3. Remember that Setbacks Often Precede a Breakthrough.  If you experience a setback, stay optimistic because typically they occur right before a breakthrough.  This is commonly known in addiction recovery.  For example, a person might get their 3rd DUI, spend time in jail, lose his wife or his job, and feel like things couldn’t get any worse.  Oftentimes, it is then that a person will seek treatment.  This holds true for several scenarios.  Many entrepreneurs are moved to start their own companies after losing their jobs.  A number of people who felt despair during their divorces later realized that it was one of the best things that ever happened to them.  By viewing your setback as having the potential to significantly improve your life, you’ll find that it doesn’t have to be a devastating disappointment.  Instead, it can be a catalyst for growth.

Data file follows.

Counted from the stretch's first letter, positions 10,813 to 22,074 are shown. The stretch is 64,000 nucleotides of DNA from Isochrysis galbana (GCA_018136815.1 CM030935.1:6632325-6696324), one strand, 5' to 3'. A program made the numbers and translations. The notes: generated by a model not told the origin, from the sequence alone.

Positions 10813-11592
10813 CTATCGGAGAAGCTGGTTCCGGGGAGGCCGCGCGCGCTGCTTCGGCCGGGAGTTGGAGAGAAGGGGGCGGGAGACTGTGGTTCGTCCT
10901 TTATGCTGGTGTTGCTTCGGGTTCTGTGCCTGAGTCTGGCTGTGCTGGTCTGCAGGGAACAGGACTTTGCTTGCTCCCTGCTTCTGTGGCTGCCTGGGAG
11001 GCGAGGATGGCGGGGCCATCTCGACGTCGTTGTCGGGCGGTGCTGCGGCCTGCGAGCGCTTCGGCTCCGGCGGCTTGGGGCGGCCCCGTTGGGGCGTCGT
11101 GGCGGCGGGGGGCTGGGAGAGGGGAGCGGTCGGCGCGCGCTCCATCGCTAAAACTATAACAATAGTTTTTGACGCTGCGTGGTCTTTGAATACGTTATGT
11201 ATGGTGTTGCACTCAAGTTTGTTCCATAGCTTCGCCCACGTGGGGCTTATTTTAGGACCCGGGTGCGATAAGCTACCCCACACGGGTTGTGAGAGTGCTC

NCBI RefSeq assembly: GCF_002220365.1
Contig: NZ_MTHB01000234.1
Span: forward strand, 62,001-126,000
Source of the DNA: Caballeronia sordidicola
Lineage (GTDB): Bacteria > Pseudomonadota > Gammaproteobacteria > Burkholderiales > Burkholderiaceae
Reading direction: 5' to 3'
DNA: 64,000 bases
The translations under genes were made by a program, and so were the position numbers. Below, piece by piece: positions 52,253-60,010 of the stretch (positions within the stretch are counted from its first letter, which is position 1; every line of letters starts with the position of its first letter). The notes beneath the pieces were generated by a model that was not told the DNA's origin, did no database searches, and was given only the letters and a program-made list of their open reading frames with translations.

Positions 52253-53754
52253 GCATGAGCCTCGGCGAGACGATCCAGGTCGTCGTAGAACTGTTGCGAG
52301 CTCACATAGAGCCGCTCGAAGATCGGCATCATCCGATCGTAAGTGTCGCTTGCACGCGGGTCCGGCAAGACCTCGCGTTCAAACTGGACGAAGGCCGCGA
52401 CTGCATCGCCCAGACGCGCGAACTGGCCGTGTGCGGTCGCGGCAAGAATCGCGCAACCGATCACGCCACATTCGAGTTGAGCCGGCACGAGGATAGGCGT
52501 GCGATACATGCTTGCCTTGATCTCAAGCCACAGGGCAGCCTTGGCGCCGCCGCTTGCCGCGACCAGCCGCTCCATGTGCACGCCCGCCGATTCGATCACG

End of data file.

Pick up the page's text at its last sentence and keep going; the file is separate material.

Increase Your Brand Exposure. Top SEO Strategies for 2015 (Part 2 of 2)

With Google frequently tweaking its ranking algorithm, it’s important to continuously evaluate and improve your own SEO efforts.  To do so, we suggested in part 1 of this series that you invest in mobile optimization, promote your company with press releases to build links, and actively pursue a social media strategy.  Today, we’ll cover the other top SEO strategies that you should adopt in 2015.

  • Audit Your Site.

In a relatively short period of time, you can run your website through an SEO audit and see specifically what issues would be useful to fix to improve your search rankings.  There are a number of free SEO audit tools including SEOptimizer, mysiteauditor, and Zadro Web’s SEO Optimizer.

  • Improve Your Title Tags.